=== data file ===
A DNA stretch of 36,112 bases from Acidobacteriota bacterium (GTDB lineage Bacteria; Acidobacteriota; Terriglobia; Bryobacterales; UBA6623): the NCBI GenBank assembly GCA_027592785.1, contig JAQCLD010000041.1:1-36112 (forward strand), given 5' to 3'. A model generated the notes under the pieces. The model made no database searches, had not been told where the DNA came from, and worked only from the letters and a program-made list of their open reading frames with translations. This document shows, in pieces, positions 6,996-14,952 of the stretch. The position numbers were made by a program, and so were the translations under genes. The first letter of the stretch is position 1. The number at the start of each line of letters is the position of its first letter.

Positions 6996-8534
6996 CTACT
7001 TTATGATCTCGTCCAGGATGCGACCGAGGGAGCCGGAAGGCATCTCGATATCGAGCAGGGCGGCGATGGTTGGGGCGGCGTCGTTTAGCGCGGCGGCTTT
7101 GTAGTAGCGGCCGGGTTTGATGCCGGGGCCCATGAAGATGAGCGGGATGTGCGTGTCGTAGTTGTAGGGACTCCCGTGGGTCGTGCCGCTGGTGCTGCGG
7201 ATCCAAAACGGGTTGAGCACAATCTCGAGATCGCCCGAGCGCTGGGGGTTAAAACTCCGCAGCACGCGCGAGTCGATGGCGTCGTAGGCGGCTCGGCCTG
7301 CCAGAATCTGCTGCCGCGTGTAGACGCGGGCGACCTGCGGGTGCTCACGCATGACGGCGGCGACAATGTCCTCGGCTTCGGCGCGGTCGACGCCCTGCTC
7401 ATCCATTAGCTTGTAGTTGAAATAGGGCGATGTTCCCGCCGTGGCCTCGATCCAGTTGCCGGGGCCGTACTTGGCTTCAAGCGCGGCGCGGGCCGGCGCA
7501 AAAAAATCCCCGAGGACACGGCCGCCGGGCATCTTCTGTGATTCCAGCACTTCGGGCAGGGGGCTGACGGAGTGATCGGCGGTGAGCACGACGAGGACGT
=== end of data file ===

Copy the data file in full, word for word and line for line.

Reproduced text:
A DNA stretch of 36,112 bases from Acidobacteriota bacterium (GTDB lineage Bacteria; Acidobacteriota; Terriglobia; Bryobacterales; UBA6623): the NCBI GenBank assembly GCA_027592785.1, contig JAQCLD010000041.1:1-36112 (forward strand), given 5' to 3'. A model generated the notes under the pieces. The model made no database searches, had not been told where the DNA came from, and worked only from the letters and a program-made list of their open reading frames with translations. This document shows, in pieces, positions 6,996-14,952 of the stretch. The position numbers were made by a program, and so were the translations under genes. The first letter of the stretch is position 1. The number at the start of each line of letters is the position of its first letter.

Positions 6996-8534
6996 CTACT
7001 TTATGATCTCGTCCAGGATGCGACCGAGGGAGCCGGAAGGCATCTCGATATCGAGCAGGGCGGCGATGGTTGGGGCGGCGTCGTTTAGCGCGGCGGCTTT
7101 GTAGTAGCGGCCGGGTTTGATGCCGGGGCCCATGAAGATGAGCGGGATGTGCGTGTCGTAGTTGTAGGGACTCCCGTGGGTCGTGCCGCTGGTGCTGCGG
7201 ATCCAAAACGGGTTGAGCACAATCTCGAGATCGCCCGAGCGCTGGGGGTTAAAACTCCGCAGCACGCGCGAGTCGATGGCGTCGTAGGCGGCTCGGCCTG
7301 CCAGAATCTGCTGCCGCGTGTAGACGCGGGCGACCTGCGGGTGCTCACGCATGACGGCGGCGACAATGTCCTCGGCTTCGGCGCGGTCGACGCCCTGCTC
7401 ATCCATTAGCTTGTAGTTGAAATAGGGCGATGTTCCCGCCGTGGCCTCGATCCAGTTGCCGGGGCCGTACTTGGCTTCAAGCGCGGCGCGGGCCGGCGCA
7501 AAAAAATCCCCGAGGACACGGCCGCCGGGCATCTTCTGTGATTCCAGCACTTCGGGCAGGGGGCTGACGGAGTGATCGGCGGTGAGCACGACGAGGACGT